The Co-Ed, the first theater in Topeka in the residential areas and not located in business areas, operated in that location from 1937 to 1955, but it wasn’t the first occupant of a building at that address. The location first served as the home of Topeka Fire Station No. 5 from 1926 to 1931. Mr. and Mrs. Simon Galitzki purchased the station when the city abandoned it, according to a history of College Hill published in 1962 by the Shawnee County Historical Society as its 39th Bulletin. The history of College Hill was written by Hermione van Laer Adams, who attended Topeka public schools and graduated from Washburn University in 1912. She taught in Topeka schools, and in 1920, she married Paul Adams, a member of another pioneer family of Shawnee County. They lived in Mexico and Venezuela for 25 years, where he was connected with the oil business. They retired in 1945. The Galitzki couple planned the theater to cater to the family trade, according to the Bulletin. “The interior of the building was attractively decorated and arranged and the seats comfortable,” according to the story. “The seating was divided into three sections separated by two carpeted aisles and had a capacity of 600 people .” Doors of the theater opened on Oct. 16, 1937, for a showing of “Cafe Metropole” starring Loretta Young, Tyrone Power and Adolphe Menjou; a short, “Love Nest on Wheels,” starring Buster Keaton; and a color cartoon, “Circus Days.” Shows were offered at 7 and 9 p.m. with matinees Saturday and Sunday. Patronage at the Co-Ed began falling off, and the decision was made to close it, according to the society’s story. The City Recreation Commission next took a three-year lease on the building, where it offered recreational activities. C.E. Sandeffer was the next person to lease the building, and it was the home of an auction house for a long time. Some of the other occupants of the former theater were Jack Simon’s Barber Shop, Johnson Music Mart, State Farm Insurance Co., Marjie’s Bakery and Roto-Rooter Sewer Service. Latta Whitlow was the final occupant of the property.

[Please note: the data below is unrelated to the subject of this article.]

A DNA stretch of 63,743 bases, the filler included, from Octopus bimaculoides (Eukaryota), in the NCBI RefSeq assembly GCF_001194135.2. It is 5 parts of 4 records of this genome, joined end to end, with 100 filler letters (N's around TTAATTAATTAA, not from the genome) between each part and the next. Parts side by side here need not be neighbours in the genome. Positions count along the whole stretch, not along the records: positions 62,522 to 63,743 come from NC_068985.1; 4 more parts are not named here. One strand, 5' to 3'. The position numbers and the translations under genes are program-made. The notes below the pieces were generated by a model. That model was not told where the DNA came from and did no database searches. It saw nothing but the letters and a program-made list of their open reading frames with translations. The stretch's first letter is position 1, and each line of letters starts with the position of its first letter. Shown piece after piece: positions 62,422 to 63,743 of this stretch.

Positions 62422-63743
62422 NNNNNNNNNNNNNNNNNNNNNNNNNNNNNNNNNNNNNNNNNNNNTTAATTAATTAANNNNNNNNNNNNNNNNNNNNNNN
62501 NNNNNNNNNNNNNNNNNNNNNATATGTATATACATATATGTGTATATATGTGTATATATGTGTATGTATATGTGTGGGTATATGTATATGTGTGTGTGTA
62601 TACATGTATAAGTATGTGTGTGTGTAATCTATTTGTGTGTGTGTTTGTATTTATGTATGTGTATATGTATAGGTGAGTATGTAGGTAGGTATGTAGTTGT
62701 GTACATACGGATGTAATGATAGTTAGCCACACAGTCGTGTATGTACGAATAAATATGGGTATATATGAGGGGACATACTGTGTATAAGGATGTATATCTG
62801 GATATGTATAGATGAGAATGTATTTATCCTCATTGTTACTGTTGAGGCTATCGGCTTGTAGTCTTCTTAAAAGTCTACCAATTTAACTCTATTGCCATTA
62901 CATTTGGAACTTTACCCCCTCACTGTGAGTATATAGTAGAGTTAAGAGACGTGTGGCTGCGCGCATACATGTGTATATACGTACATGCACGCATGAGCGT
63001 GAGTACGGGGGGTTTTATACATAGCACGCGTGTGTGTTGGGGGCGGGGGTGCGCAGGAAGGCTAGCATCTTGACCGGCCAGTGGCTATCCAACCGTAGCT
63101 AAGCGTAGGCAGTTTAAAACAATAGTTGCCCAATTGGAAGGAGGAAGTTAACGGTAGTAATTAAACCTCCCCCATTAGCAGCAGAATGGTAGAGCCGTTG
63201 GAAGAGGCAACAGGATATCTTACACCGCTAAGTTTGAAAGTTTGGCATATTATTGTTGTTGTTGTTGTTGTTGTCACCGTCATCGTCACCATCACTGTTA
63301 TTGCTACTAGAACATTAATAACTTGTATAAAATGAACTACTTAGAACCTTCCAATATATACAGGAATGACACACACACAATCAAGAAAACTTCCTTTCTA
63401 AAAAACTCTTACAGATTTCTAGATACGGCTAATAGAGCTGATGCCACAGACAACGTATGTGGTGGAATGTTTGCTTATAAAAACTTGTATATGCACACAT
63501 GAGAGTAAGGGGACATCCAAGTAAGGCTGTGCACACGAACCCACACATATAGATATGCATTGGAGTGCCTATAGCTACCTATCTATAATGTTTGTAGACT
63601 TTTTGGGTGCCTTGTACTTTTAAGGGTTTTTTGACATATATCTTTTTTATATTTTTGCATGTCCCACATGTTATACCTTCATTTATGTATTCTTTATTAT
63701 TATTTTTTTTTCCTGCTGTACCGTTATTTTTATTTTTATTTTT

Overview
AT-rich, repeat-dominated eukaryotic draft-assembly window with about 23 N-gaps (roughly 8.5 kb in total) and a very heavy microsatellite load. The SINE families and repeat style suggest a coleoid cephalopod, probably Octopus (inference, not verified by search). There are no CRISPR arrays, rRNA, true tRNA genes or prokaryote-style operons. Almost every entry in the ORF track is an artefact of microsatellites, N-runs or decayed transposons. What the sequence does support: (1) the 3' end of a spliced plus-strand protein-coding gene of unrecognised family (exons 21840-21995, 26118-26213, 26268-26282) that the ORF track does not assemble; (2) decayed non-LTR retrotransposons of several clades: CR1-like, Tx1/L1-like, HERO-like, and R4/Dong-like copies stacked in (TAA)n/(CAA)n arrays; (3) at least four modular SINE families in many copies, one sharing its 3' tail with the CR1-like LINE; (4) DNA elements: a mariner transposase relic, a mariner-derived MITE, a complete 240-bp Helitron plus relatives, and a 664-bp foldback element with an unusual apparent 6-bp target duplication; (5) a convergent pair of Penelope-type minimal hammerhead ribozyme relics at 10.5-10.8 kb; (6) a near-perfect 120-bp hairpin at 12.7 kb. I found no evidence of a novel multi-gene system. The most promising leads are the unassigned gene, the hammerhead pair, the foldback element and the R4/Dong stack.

The Co-Ed building was razed as part of the College Hill Restoration Project.
Topeka Capital-Journal, The (KS) – Sunday, December 3, 2006